More than 300 guests attended a gala event on Nov. 17 at the new WGBH offices on Guest Street in Brighton in honor of the 200th anniversary of the founding of the Brighton and Allston communities.
The celebration was the culmination of a year of events to commemorate the historic bicentennial, which included the opening of the Brighton-Allston Heritage Museum, a street fair in Allston, and a river festival in Herter Park along the banks of the Charles River.
Attendees were treated to hors d’oeuvres and cocktails in the impressive Yawkey Atrium at the WGBH headquarters with its sky-high ceilings, formidable walls of concrete and steel, and a Plexiglas catwalk. In the corner of the room stood a large two-tier cake covered in red, white, and blue icing with the celebration’s logo of a steer to honor the community’s history as a stockyard. The night included the sounds of the seven-piece Boston Soul Revue band and Herb Reed and the Platters.
Also in attendance was Harvard President Drew Faust, fresh from a two-hour trip back from New Haven, Conn., where she watched the Crimson beat Yale to capture the Ivy League title.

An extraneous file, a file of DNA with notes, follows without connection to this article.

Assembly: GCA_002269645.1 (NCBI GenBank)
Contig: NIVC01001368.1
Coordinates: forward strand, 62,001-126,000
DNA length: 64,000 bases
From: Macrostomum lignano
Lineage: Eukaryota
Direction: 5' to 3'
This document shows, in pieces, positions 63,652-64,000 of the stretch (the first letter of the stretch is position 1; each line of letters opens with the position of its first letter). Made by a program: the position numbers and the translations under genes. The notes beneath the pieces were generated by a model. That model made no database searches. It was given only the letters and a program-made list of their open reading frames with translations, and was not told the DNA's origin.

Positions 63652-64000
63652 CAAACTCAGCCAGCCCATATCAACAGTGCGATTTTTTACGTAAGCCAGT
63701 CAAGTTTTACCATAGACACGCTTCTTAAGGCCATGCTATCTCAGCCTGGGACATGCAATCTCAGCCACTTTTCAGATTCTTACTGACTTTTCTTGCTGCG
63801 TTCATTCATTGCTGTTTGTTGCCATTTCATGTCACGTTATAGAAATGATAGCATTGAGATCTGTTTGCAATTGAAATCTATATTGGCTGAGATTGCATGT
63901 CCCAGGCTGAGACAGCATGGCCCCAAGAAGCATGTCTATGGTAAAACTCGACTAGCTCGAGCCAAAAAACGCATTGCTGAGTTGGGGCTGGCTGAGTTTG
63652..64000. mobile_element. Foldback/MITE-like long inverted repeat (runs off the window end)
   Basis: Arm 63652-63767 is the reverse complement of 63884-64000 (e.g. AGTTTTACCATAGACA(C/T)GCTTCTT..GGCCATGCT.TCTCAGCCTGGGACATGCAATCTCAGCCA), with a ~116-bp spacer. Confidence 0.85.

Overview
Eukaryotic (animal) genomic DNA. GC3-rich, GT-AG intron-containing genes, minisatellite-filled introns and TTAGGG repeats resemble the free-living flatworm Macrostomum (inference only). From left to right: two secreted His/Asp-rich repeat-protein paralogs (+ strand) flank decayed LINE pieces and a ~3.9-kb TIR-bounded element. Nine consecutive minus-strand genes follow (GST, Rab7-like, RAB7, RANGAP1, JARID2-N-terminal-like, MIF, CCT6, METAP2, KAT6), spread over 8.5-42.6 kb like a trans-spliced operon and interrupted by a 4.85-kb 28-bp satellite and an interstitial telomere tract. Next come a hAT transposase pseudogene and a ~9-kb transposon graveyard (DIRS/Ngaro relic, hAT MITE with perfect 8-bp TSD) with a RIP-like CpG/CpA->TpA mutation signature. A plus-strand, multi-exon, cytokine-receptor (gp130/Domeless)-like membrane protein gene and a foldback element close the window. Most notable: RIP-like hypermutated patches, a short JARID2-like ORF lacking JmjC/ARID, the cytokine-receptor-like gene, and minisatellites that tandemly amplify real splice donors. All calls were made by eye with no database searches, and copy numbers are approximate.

“She represents history, this event represents history, and I am so glad that she came,” said celebration committee member and longtime Allston resident Joan Pasquale. “It was a perfect addition.”
“The mere fact that she would make such an effort to get here,” said the celebration’s co-chair Theresa Hynes, “says a lot about how she feels about the neighborhood.”
In a brief address to the audience, Faust, herself a historian, remarked on the significance of the occasion and Harvard’s commitment to future collaboration with the community.
The 124-year tradition of the Harvard/Yale football game, she said, “pales in comparison to the age of your community and what you’re celebrating and the traditions that inspire all of you who have gathered here tonight.
“We at Harvard are very excited to be sharing some of this history with you and to be thinking about making history with you in the future, and so we look forward to this collaboration and to intersecting our destinies and our paths and our futures in new ways that benefit all of us.”
Harvard’s donation to the bicentennial was in large part what made planning the yearlong celebration possible, said Hynes.“We are deeply, deeply grateful.”
John Bruno, a member of the Harvard Allston Task Force, said he is looking forward to future cooperation between Harvard and the community.
“The neighborhood welcomes something like this because there are so many plusses that could come out of [it] … because of what Harvard is and what this community is,” he said. “It’s very exciting.”